Hard to believe it’s been 20 years since the suicide of Kurt Cobain. (I refuse to type “alleged suicide.” Courtney Love, Cobain’s widow, might not be the paragon of innocence and stability, but that doesn’t mean I buy into the murder/conspiracy theories. Yet, anyway.)
The world has changed a lot from the one the Seattle Grunge Messiah once knew: Doc Martens are no longer the fashionable stompers they used to be, Al Gore’s internet has connected the world in a digital realm of file sharing and animated GIFs, and plaid flannel shirts have once again become the almost sole domain of Canadian lumberjacks.
In the time since Cobain shuffled off this mortal coil, we’ve also seen the rise of Britney Spears, her inevitable fall, her comeback, and her becoming a Vegas staple (there was also some head-shaving in there … but that isn’t really relevant to anything, probably).
Anyway, things might be different than they used to be, but that doesn’t mean that Nirvana has faded from our hearts and minds. Impressively — thanks to live albums, greatest hits, box sets, singles, and previously unreleased tracks — the group has had more album releases posthumously than when Cobain was still with us. And on April 10, Nirvana will be inducted into the Rock and Roll Hall of Fame (an honor possibly less significant when you realize Hall and Oates are in the same induction class).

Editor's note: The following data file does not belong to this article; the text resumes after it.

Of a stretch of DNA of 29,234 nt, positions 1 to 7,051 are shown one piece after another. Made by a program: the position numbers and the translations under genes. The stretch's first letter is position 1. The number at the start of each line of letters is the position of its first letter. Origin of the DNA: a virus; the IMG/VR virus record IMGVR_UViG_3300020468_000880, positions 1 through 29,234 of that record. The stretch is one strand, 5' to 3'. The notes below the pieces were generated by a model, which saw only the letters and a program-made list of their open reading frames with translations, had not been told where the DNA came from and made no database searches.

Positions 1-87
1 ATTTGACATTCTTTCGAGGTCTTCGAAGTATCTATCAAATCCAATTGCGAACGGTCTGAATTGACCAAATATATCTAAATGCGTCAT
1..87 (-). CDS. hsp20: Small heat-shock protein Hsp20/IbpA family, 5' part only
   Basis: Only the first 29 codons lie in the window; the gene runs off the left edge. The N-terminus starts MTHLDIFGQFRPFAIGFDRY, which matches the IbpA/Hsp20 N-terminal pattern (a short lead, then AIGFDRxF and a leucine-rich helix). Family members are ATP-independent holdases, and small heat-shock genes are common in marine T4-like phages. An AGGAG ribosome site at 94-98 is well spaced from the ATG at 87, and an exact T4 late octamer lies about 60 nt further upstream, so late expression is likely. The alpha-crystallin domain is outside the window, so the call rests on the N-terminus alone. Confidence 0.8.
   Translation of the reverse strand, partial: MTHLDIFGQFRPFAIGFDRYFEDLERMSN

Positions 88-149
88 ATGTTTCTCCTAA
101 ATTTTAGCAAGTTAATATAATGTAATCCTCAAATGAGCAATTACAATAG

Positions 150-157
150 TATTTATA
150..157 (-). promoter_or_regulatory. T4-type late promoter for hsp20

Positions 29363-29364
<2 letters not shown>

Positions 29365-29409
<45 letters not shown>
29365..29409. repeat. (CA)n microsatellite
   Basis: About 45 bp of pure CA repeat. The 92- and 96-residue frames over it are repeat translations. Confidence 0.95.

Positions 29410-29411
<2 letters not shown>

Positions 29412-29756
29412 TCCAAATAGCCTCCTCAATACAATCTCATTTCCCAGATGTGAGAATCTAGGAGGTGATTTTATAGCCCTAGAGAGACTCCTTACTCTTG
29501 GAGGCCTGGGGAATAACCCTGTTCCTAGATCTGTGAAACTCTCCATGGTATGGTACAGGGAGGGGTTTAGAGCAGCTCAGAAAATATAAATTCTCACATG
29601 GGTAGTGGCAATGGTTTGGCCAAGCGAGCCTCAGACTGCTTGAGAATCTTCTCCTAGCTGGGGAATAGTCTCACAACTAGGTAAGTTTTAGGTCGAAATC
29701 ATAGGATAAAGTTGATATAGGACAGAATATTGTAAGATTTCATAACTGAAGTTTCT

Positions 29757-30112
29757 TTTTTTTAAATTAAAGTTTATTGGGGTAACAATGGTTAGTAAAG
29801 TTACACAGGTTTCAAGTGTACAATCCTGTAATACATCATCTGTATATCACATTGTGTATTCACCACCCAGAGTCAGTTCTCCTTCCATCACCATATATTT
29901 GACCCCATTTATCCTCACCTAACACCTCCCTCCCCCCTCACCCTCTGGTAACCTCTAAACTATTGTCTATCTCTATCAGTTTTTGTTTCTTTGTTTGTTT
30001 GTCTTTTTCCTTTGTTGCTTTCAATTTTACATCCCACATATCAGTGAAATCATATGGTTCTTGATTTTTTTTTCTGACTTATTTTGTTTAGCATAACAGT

Also keeping Nirvana relevant in modern pop culture? All the court battles that have sprung up over the years between Courtney Love and Cobain’s surviving bandmates, Krist Novoselic and Dave Grohl, over who exactly holds the legal rights to Nirvana’s music.
Aside from that, Courtney and her band Hole recently announced a reunion and an upcoming single, and she’s also kept her legal team busy with a landmark Twitter libel case (in which we all won the right to continue mocking those who annoy us in 140 characters or less).
Meanwhile, Nirvana’s former drummer Dave Grohl started and fronts a little band you may have heard of called Foo Fighters (fingers crossed they’ll take off soon — they’ve only sold 10 million albums in the US but I’m confident they’ll get noticed if they just hang in there). As for Krist Novoselic, Nirvana bass handler, he’s been super politically active and, uh, lost most of his hair.
Look, I know not everyone was a fan of Nirvana’s or Cobain’s. In fact, not everyone reading this was even alive when Cobain’s body was found on April 8, 1994, a few days after he died of a self-inflicted gunshot at the tender age of 27. Personally, I was a fan — and I can still remember where I was when I heard the tragic news. It’s a loss I still feel to this day.
And the worst part is we’ll never know what might have been.